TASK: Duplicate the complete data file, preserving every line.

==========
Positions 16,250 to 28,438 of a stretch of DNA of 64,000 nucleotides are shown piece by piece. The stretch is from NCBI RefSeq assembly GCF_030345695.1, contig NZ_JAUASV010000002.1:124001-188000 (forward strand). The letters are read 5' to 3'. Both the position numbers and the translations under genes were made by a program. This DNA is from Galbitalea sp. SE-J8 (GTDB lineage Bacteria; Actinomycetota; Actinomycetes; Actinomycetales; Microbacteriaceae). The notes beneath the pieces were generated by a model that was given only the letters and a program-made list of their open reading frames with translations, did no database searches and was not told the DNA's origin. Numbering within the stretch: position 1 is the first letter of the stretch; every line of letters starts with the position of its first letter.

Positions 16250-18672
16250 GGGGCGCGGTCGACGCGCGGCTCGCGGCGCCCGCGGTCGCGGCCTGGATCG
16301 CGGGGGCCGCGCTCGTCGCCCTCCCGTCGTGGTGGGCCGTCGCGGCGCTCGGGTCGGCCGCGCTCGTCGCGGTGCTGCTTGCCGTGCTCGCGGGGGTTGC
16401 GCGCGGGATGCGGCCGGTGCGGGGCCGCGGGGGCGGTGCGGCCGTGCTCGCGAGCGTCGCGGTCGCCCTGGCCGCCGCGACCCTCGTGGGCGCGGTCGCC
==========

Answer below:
Positions 16,250 to 28,438 of a stretch of DNA of 64,000 nucleotides are shown piece by piece. The stretch is from NCBI RefSeq assembly GCF_030345695.1, contig NZ_JAUASV010000002.1:124001-188000 (forward strand). The letters are read 5' to 3'. Both the position numbers and the translations under genes were made by a program. This DNA is from Galbitalea sp. SE-J8 (GTDB lineage Bacteria; Actinomycetota; Actinomycetes; Actinomycetales; Microbacteriaceae). The notes beneath the pieces were generated by a model that was given only the letters and a program-made list of their open reading frames with translations, did no database searches and was not told the DNA's origin. Numbering within the stretch: position 1 is the first letter of the stretch; every line of letters starts with the position of its first letter.

Positions 16250-18672
16250 GGGGCGCGGTCGACGCGCGGCTCGCGGCGCCCGCGGTCGCGGCCTGGATCG
16301 CGGGGGCCGCGCTCGTCGCCCTCCCGTCGTGGTGGGCCGTCGCGGCGCTCGGGTCGGCCGCGCTCGTCGCGGTGCTGCTTGCCGTGCTCGCGGGGGTTGC
16401 GCGCGGGATGCGGCCGGTGCGGGGCCGCGGGGGCGGTGCGGCCGTGCTCGCGAGCGTCGCGGTCGCCCTGGCCGCCGCGACCCTCGTGGGCGCGGTCGCC